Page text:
Before the 18th century, Belleville was just a rural area with farms, windmills, and cafés with tables outside. Since its transformation into a city at the end of the 19th century, the former town has experienced a significant influx of wealthy individuals. The 45,000 square meter Belleville Park, opened in 1988 on Belleville Hill, provides an unobstructed view of the city below.
A kid-friendly forest community complete with towering stairways and various-sized toboggans. Waterfalls and streams make up the watercourse, and there’s a lookout point where you can take in the Parisian panorama. The park also features 140 vines, each of which contributes about 2–3 kilograms of grapes each year, testifying to the area’s long history of winemaking. The harvest season occurs annually in Parc de Belleville.
Until the 19th century, this hill was home to many vineyards, and Parisians flocked there to sip the Ginguet, a wine that eventually gave its name to the Guinguettes, popular Parisian cabarets. This history was honored in the leveled construction of Belleville Park. In this area, known as rue Piat, a vineyard was established in 1992.
The “Maison de l’Air” (Air House) is located below the observation deck and has a huge public lawn as well as a permanent display of air and its significance in the environment. The garden changes the scenery and includes a waterfall that drops into a deep water garden as you proceed downward. Another representation of the historic Belleville waterworks that have served eastern Paris for 500 years.
Nearly 400 trees, including lime, apple, maple, ash, and more exotic varieties like the Judas tree, can be found at the beautiful Parc de Belleville, a popular destination for nature enthusiasts.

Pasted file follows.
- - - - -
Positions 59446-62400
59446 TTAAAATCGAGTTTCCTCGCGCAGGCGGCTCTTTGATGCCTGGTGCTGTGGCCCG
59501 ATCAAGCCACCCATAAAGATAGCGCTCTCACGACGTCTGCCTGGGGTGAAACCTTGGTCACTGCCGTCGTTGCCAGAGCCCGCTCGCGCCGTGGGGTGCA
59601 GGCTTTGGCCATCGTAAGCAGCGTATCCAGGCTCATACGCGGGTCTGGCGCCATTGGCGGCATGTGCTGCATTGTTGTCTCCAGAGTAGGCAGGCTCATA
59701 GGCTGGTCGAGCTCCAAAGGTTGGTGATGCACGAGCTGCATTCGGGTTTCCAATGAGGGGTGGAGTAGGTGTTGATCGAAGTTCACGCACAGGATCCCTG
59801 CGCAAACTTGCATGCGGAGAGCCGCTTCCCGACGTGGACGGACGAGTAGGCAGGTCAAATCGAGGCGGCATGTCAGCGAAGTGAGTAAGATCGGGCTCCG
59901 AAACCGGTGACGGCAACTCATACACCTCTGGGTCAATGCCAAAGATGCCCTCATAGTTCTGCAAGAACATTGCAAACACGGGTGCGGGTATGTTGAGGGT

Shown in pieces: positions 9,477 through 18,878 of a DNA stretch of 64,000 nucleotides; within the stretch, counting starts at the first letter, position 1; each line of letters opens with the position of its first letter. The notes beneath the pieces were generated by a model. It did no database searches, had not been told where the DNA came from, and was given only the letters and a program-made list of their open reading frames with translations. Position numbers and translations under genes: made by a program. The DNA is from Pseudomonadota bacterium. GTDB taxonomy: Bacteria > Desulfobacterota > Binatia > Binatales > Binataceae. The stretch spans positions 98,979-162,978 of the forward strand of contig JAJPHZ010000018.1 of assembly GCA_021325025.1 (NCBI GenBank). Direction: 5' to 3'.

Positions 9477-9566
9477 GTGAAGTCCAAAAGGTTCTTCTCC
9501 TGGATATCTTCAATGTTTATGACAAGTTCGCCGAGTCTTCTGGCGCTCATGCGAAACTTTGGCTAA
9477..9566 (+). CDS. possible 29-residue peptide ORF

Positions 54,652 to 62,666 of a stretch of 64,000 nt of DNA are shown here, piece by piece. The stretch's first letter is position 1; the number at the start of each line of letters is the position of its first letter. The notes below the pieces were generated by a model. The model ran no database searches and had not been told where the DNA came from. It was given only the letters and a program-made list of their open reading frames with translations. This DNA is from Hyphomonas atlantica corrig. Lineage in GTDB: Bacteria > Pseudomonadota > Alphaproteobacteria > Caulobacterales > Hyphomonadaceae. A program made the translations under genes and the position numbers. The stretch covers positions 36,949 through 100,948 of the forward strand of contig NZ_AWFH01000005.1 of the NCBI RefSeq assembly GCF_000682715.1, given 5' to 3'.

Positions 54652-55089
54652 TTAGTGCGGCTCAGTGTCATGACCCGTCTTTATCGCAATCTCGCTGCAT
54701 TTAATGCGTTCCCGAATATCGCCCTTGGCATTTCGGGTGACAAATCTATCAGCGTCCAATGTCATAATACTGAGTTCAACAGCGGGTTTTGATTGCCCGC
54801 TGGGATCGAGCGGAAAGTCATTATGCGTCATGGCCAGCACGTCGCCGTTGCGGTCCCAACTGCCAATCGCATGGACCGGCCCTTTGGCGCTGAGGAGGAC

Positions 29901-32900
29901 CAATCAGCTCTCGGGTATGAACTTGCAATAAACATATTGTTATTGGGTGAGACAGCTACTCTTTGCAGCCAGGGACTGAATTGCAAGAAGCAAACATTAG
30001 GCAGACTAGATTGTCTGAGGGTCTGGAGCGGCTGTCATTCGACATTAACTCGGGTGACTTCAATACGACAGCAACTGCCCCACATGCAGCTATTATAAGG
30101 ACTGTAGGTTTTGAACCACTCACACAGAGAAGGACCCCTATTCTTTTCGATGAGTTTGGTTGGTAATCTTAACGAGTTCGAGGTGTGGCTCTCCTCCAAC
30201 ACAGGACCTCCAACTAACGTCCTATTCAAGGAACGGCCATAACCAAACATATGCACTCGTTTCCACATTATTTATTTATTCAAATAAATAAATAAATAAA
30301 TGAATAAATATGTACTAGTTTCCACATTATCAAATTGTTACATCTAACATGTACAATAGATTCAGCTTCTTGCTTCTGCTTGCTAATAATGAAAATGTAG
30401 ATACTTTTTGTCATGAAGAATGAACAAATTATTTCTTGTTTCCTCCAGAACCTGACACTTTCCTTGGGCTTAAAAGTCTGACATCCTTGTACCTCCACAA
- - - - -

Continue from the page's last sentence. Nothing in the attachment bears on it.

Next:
A lovely park that doubles as a gateway to the neighborhoods of Belleville and Ménilmontant, a multicultural and cosmopolitan locale that has managed to hold on to its quaint village vibe despite modernization.
The Belleville Neighborhood in Paris
Located in northeastern Paris, between the 19th and 20th arrondissements, lies the neighborhood of Belleville. This neighborhood is as gritty and chaotic as it is unsophisticated, but it is also genuine and full of life.
Belleville, like Montmartre, is perched on a hill. Both provide breathtaking panoramas of the lower levels of the French city. Although most of the artists who set up shop on the sidewalk near the Sacré Coeur focus on visitors, the street art in Belleville is just as popular with the locals.
One of Belleville’s most popular attractions is, without a doubt, Parc de Belleville, which we have provided a guide for it in this video.
History of Parc de Belleville
During the Haussmannien expansion and rebuilding of Paris in the 1860s, the Belleville neighborhood was formally incorporated into the city. Prior to then, the area was used as a wine-growing community outside of the city. To take advantage of the hill’s slope and the nearby springs, monks established vineyards there in the Middle Ages.
Because it was located beyond the “tax-walls” of Paris, the city’s fortifications, the district became known for its low-priced bars, restaurants, and nightclubs. Legendary drinking sessions capped off the annual Mardi Gras celebrations on the hill in the 19th century. Most of the hillside vineyards were destroyed in the middle to late 19th century so that limestone could be mined for use in constructing the new Paris.